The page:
How Unaccountable Private Contractors Pocket Your Tax Dollars Militarizing the Texas Border
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A Texas Model Paid for by Washington
What’s most ingenious – unabashedly devious, really – about the Texas model of border security is its purported made-in-Texas identity.
Any review beyond the bluster of Perry’s campaign ads and regular pronouncements about Border Star and the Texas model will reveal it be largely a big government dependency with respect to its funding. What is more, the innovations claimed by its leading voice, Steven McCraw, are mostly replicates of the fusion centers, multiagency task forces, unified commands, joint federal-local patrolling, operational surges, and outsourcing contracts that clog the border security bureaucracy of the Department of Homeland Security.
Border Star, like the Texas Border Sheriffs Coalition, has been built on a foundation of federal funding.
Starting in 2006 Governor Perry began channeling DOJ criminal justice grants received by his office to the border security operations of the Texas border sheriffs, including new multiagency drug task forces, highway checkpoints, and operations targeting illegal border crossers. Although highly critical of the stimulus bill, Governor Perry quietly channeled $39.5 million in stimulus funding from DOJ to Border Star.
Since 2004 the Office of the Governor in Austin has also counted on annual injections from the Department of Homeland Security that have underwritten the establishment of the governor’s Homeland Security Office and its own granting program. In addition to the annual homeland security grants, DHS since 2006 has annually granted border security-specific grants to the government’s office, which have been redistributed to the TBSC and its members for their Operation Linebacker and Operation Border Star activities.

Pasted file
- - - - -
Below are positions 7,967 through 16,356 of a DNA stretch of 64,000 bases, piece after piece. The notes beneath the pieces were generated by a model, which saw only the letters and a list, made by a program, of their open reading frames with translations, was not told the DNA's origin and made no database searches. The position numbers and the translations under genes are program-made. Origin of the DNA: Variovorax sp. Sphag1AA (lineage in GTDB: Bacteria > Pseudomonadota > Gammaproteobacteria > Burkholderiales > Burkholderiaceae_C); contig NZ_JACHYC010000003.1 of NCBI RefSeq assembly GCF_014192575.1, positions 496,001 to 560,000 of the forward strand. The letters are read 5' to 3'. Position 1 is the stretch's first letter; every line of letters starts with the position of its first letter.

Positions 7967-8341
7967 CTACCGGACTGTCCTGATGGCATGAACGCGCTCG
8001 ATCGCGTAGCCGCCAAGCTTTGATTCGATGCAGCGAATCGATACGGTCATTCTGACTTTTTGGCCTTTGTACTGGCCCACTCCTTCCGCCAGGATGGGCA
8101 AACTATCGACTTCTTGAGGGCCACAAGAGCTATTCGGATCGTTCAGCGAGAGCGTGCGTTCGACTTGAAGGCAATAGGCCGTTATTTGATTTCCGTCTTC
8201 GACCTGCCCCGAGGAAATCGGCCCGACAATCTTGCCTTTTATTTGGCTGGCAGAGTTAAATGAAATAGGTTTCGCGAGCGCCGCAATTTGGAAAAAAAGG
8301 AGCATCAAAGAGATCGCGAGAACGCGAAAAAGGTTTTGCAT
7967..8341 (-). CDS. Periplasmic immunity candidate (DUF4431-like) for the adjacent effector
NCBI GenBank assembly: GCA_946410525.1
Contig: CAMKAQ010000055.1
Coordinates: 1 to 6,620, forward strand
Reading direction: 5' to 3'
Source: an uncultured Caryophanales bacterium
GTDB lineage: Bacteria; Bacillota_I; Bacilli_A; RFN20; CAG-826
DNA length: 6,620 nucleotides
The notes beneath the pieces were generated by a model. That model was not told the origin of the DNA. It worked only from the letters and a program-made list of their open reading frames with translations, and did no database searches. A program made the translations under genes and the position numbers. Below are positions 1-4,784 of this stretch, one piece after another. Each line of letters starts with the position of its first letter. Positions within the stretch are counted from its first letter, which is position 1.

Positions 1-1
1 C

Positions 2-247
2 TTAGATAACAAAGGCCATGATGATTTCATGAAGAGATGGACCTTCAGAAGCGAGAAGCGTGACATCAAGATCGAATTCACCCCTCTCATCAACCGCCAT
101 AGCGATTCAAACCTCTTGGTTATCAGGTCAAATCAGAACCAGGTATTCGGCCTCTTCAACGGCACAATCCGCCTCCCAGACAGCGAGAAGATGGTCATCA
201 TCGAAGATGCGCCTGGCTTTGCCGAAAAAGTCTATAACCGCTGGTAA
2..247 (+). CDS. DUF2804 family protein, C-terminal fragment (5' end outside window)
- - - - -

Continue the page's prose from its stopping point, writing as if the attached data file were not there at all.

It was not until the 2008 state budgeting process that TBSC, Operation Linebacker, and Operation Border Star began receiving smaller proportions of state-generated funds for the Texas model of border security.
The dependency on federal government funding is especially deep in the Office of the Governor, where only 20-25 percent of the governor’s funding for criminal justice programs (which since 2006 have been increasingly directed to Border Star and related projects, such as drug task forces) comes from Texas-generated revenues while the rest comes from Washington.
At the same time he was using federal stimulus funding to cover more than $8 million in overtime payments to border deputies and $1.6 billion for border video and other surveillance (including the border sheriffs’ own Border Watch program that is dependent on “virtual deputies” that click on to the coalition’s website), Perry regarded extended unemployment benefits as example of “Texas making the right decisions” and avoiding “federal strings” that will cost Texas employers.
In matters of homeland security and border security, Governor Perry not only insists on greater federal resources he also has successfully advocated for complementary new state spending to secure the border. In an attempt to balance the new state budget (2012-13), Perry supported a $15 billion decrease in spending, including at least $5 billion in the education budget. Yet the governor easily won the support of the Republican legislature for a doubling of revenues to about $100 million annually to help finance his Texas border security model, insisting in his January “state of the state” address that Texas should continue “our investment in border security.”